Applications of UVC Light in Disinfecting PET Bottles and Containers

PET (Poly-Ethylene-Terephthalate) is a polymer used to manufacture plastic bottles and containers. These PET containers have seen a huge demand in the last decade due to startling innovations in the product and packaging areas.

While there is stranded news that talks about the effect of UV light or sunlight on plastic or PET containers, how about UV light to disinfect these PET containers to prevent contaminations?

Let’s explore how PET containers react to UV light, what disinfection methods are being adopted today to sterilize PET containers and understand the importance and impact of the material used in manufacturing these PET containers.

Current Trends of Aseptic Cleaning & Packaging

Today, the aseptic method of sterilization and packaging of PET bottles and containers are becoming mandatory in the food, pharmaceutical, and cosmetic industries. Disinfection of PET bottles and containers has turned quintessential and, of course, needs utmost care. Though many companies adopt thermal sterilization, chemical treatment, and other radiation methods of disinfection, the application of UVC light stands out in terms of cost and benefits.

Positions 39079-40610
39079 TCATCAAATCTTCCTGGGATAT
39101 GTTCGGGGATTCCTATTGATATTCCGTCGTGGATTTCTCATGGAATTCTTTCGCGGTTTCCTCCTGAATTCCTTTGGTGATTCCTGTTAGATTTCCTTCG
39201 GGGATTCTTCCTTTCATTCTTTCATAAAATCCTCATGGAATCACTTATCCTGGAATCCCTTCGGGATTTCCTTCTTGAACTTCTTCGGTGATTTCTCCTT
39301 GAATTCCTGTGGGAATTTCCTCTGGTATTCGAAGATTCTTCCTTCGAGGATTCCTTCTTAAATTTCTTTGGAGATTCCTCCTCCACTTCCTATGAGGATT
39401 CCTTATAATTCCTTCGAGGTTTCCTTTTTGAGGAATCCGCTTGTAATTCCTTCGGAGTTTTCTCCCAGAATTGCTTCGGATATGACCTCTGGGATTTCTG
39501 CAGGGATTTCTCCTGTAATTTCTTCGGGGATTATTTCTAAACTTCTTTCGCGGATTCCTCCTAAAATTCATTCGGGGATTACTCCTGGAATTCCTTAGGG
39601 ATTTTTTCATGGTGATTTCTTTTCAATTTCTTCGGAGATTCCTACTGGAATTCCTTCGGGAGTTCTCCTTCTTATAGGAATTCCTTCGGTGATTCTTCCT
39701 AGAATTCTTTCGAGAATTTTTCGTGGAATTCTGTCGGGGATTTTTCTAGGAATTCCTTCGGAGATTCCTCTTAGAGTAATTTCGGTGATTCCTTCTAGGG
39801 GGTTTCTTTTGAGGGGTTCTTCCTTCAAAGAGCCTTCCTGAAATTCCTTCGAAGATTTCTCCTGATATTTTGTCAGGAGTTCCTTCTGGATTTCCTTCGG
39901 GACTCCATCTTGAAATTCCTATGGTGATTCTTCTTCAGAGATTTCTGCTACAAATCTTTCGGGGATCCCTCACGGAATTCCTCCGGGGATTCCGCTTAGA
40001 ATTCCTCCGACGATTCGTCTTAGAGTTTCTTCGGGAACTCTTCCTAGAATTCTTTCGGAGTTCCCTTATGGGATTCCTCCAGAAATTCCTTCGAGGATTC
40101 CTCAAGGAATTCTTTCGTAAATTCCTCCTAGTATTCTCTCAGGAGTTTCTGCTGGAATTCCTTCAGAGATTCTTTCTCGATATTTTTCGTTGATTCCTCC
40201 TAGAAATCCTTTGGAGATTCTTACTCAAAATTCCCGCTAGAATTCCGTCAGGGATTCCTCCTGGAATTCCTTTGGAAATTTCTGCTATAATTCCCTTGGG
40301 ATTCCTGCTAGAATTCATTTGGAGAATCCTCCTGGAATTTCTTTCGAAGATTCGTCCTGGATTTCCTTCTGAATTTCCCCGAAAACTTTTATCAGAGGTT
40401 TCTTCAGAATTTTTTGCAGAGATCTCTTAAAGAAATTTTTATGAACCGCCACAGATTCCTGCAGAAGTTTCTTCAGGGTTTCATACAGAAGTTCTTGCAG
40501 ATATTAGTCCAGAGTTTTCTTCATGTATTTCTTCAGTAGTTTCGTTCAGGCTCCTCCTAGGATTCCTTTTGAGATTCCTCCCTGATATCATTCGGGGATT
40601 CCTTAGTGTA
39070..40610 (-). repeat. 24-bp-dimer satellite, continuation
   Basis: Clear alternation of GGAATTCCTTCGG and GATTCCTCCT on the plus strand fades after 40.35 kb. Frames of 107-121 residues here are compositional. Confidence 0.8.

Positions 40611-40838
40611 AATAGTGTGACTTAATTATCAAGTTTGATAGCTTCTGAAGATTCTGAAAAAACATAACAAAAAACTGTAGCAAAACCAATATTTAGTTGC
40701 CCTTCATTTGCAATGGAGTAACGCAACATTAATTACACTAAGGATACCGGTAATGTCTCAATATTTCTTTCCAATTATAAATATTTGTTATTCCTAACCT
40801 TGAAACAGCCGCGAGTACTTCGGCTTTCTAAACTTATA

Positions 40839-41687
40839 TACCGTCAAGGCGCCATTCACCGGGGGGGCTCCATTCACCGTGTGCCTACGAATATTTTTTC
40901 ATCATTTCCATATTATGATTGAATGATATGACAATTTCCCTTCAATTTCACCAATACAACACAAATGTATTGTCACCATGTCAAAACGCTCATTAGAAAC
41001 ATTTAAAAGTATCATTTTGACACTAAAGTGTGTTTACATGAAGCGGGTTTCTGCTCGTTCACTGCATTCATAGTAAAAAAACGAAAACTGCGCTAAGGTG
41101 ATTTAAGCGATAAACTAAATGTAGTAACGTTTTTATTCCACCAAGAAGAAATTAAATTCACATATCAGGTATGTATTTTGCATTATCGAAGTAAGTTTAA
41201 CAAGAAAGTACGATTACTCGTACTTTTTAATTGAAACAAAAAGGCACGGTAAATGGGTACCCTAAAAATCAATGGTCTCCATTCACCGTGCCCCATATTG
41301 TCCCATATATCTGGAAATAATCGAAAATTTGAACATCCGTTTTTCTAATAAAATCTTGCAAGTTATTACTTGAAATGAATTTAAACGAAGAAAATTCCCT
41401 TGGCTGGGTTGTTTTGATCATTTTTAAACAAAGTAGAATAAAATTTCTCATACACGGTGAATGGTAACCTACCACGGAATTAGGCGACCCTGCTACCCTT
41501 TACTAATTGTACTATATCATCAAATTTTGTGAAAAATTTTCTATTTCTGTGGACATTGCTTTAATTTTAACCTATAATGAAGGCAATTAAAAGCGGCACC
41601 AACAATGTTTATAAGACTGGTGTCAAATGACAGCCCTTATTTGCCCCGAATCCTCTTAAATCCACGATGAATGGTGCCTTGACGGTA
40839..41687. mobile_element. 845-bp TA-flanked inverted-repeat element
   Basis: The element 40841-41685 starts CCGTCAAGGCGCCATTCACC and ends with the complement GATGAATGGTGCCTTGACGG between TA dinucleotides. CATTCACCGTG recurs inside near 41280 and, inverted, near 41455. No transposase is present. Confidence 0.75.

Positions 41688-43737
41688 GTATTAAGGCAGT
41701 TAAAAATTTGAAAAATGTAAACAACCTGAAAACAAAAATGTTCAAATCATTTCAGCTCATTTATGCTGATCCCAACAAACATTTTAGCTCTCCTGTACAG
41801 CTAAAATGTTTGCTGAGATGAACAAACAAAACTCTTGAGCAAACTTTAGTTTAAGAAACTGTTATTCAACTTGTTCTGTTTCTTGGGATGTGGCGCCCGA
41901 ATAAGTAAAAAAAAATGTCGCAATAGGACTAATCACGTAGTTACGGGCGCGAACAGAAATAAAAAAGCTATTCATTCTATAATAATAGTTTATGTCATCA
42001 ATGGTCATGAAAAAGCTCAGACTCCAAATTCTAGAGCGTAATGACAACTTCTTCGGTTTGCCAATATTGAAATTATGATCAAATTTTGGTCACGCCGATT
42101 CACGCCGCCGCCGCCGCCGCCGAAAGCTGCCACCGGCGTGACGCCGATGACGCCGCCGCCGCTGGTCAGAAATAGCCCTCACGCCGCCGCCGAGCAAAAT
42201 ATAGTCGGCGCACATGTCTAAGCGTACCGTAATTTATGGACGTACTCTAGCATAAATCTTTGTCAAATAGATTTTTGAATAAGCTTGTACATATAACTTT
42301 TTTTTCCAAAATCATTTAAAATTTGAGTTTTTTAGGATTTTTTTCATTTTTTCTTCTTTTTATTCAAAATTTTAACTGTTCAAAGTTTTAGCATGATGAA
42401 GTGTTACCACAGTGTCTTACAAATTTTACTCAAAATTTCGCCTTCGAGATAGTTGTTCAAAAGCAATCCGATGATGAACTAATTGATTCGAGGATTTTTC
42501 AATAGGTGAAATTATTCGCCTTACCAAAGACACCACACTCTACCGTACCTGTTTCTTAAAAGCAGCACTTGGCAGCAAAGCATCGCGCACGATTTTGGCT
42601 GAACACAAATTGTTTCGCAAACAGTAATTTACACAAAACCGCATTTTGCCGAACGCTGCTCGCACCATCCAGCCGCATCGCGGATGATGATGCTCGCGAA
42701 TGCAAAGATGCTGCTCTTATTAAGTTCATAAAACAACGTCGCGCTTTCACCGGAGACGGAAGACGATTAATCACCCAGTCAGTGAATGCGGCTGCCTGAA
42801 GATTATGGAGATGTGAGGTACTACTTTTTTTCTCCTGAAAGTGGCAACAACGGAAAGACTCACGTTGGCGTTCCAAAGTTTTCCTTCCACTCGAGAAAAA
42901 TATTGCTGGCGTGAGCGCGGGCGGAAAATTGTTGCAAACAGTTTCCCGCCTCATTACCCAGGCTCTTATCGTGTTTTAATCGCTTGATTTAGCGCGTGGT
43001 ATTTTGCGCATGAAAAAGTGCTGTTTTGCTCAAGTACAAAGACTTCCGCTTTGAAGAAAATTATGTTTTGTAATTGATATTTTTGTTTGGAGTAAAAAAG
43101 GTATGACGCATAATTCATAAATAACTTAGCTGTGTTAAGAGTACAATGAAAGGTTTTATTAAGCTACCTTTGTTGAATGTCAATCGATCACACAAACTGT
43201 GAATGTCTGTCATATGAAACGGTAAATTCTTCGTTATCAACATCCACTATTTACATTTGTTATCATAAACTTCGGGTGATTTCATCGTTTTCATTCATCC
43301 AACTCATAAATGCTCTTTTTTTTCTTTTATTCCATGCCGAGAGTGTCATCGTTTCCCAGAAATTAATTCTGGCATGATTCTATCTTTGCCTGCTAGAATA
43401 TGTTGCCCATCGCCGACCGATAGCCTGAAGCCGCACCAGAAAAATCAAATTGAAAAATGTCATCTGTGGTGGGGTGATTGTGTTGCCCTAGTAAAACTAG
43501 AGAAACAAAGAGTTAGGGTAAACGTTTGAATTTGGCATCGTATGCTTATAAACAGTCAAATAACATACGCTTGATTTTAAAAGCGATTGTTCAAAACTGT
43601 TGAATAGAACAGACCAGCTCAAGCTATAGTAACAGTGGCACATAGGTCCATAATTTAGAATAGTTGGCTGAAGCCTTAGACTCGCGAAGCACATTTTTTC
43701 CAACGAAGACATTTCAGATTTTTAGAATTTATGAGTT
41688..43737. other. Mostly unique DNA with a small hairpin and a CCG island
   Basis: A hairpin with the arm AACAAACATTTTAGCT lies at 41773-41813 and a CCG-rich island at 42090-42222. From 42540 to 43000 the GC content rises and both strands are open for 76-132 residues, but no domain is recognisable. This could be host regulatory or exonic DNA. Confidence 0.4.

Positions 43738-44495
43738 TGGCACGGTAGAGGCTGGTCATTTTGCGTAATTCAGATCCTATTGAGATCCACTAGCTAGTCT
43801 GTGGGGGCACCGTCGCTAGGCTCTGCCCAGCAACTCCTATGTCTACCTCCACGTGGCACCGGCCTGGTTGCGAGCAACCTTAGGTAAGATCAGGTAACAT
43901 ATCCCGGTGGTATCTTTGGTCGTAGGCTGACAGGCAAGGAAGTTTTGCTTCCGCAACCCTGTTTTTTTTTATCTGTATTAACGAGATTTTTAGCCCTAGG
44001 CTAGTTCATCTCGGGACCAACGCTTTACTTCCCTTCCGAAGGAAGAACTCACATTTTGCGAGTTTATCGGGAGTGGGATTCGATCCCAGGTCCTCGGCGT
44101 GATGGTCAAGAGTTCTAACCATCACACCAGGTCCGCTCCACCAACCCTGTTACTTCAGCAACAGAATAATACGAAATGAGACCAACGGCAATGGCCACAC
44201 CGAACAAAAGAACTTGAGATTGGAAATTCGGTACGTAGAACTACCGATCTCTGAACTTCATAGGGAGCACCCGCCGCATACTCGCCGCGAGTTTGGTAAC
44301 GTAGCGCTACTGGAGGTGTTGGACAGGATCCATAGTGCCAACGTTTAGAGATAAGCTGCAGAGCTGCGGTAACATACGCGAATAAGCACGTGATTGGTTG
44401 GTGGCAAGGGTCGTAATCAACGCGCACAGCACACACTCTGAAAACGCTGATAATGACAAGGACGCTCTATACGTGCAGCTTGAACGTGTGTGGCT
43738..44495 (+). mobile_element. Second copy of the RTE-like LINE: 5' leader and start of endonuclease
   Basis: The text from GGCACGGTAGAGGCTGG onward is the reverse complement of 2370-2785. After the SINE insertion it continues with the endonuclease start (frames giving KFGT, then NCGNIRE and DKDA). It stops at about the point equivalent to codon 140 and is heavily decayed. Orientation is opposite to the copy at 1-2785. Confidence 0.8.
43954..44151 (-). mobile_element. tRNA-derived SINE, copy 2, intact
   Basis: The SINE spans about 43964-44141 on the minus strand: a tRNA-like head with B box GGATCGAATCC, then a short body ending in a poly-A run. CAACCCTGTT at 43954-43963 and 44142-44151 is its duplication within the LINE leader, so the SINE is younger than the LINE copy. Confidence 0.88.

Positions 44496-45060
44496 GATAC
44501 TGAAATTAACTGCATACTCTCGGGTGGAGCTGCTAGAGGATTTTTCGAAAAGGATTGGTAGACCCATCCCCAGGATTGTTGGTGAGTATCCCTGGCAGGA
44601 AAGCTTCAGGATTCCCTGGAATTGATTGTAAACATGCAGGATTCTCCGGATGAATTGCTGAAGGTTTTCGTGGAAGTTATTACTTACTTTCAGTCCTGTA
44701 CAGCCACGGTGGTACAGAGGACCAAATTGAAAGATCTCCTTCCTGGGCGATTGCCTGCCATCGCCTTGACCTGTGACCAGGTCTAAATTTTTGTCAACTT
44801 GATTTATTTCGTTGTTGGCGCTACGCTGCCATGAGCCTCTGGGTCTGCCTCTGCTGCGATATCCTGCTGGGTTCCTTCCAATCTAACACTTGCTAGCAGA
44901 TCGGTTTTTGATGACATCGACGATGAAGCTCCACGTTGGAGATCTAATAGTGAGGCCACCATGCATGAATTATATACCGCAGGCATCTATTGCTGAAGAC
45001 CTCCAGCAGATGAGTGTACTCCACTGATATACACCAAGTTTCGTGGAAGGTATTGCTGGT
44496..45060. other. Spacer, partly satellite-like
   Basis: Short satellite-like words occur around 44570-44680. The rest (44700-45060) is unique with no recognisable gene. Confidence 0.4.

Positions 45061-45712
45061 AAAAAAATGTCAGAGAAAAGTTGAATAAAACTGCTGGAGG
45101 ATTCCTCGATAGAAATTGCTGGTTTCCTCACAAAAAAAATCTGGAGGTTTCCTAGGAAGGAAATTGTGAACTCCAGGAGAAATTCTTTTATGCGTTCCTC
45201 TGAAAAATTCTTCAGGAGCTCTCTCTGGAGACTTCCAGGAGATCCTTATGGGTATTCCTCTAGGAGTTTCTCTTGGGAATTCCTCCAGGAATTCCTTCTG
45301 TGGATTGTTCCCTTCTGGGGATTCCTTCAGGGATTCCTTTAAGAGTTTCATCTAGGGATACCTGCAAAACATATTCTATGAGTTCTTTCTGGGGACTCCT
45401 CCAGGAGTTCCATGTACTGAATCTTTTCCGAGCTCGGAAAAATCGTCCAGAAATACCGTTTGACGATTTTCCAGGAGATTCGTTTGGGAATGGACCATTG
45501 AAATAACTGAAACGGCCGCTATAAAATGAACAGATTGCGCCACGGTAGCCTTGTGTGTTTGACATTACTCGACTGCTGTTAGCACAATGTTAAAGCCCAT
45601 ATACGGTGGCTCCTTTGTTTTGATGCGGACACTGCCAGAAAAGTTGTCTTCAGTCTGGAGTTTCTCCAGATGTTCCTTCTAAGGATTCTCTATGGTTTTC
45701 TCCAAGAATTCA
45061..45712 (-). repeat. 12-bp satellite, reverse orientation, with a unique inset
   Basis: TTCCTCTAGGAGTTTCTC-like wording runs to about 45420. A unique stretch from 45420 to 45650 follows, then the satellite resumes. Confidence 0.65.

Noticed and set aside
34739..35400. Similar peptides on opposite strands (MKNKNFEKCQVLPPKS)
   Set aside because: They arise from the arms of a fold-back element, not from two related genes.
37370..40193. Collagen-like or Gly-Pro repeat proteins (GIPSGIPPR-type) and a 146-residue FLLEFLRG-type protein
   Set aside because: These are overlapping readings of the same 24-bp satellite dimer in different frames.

Compared to other industries, PET bottles for food industries play a crucial role, as these bottles act as food contact surfaces. Hence, the use of UV light to disinfect PET bottles for food industries requires the analysis of PET bottle material, the dose of UV light, duration of exposure, the disinfection environment, and a lot more factors.

Importance of Bottle Material

Many experiments and investigations that analyzed the effect of UV light on bottle material have given the following findings:

  • PVC materials prevent UV light from reaching the inner surfaces of the bottle or the container.
  • Glass material stops UV light from entering or passing through the bottle or the container.
  • Polycarbonate blocks UVA and UVB light.

Of note, pure plastics cannot absorb UV light. However, when the material contains any traces of impurities like nylon, catalyst residues, oxygen, or sodium, these substances will act as free radicals upon UV exposure and lead to the breakage of the polymer bonds. Hence, this clears the myth that only PET or plastics that contain impurities react to UV light. In fact, BPA-free or pure plastic containers and bottles are safe against UV exposure.

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